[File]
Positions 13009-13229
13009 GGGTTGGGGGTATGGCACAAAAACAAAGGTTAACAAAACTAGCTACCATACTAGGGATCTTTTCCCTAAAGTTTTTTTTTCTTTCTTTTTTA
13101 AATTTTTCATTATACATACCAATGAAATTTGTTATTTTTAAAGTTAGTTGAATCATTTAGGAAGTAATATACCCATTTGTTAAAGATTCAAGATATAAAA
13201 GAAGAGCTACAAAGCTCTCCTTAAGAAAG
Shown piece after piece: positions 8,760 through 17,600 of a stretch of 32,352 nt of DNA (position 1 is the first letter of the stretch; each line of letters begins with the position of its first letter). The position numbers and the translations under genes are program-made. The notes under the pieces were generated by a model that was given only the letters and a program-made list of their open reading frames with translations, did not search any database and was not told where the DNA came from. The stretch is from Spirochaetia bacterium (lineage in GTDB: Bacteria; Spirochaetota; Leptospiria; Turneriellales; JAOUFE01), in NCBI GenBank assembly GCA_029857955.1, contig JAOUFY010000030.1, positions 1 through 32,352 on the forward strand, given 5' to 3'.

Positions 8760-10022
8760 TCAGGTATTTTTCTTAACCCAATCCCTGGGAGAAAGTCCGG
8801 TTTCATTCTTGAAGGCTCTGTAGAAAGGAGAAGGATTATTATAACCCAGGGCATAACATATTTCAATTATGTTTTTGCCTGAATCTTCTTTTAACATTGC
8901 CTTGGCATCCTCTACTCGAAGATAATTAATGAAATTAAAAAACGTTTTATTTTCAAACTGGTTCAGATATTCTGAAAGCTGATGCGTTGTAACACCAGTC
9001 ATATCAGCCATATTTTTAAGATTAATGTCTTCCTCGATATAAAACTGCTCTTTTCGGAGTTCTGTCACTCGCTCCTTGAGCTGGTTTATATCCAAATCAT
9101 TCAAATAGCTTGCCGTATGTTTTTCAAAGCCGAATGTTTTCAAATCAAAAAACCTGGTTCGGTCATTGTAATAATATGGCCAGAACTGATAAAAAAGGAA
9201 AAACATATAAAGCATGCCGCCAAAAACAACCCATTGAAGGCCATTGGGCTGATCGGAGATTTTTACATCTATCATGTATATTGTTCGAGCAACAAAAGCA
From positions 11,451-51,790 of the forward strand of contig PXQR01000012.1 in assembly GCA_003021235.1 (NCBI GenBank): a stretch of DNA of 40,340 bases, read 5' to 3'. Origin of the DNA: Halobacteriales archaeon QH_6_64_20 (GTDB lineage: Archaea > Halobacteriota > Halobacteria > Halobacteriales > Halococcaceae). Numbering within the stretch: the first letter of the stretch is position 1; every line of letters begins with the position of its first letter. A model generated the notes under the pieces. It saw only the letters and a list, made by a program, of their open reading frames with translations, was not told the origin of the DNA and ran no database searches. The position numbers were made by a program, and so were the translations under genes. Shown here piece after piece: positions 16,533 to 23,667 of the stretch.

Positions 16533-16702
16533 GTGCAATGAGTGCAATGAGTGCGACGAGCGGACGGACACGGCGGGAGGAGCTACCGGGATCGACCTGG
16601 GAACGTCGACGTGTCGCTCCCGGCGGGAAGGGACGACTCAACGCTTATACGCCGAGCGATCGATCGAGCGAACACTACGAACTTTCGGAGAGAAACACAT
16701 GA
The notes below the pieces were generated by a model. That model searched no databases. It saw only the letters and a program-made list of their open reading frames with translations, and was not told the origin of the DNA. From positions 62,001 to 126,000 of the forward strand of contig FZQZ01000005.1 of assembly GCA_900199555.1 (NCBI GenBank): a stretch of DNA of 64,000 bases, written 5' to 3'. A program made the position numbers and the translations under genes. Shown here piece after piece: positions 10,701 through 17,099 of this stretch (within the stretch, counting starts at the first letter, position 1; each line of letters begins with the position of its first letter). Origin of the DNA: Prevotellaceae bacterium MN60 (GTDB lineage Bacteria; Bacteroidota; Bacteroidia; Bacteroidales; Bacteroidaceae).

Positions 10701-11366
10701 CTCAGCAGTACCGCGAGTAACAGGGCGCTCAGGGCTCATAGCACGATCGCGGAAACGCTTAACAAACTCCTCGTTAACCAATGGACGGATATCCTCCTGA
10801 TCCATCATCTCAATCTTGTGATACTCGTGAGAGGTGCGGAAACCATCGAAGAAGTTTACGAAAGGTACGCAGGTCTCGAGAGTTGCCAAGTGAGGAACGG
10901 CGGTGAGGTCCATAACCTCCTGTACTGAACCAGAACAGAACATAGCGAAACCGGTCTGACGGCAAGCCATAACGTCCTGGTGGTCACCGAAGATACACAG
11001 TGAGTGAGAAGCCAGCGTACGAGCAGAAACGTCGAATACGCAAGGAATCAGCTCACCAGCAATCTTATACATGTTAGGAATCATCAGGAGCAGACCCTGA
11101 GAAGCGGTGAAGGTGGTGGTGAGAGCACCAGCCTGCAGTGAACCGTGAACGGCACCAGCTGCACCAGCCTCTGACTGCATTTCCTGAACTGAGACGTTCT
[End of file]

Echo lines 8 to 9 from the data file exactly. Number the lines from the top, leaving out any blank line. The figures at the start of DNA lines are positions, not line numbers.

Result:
8801 TTTCATTCTTGAAGGCTCTGTAGAAAGGAGAAGGATTATTATAACCCAGGGCATAACATATTTCAATTATGTTTTTGCCTGAATCTTCTTTTAACATTGC
8901 CTTGGCATCCTCTACTCGAAGATAATTAATGAAATTAAAAAACGTTTTATTTTCAAACTGGTTCAGATATTCTGAAAGCTGATGCGTTGTAACACCAGTC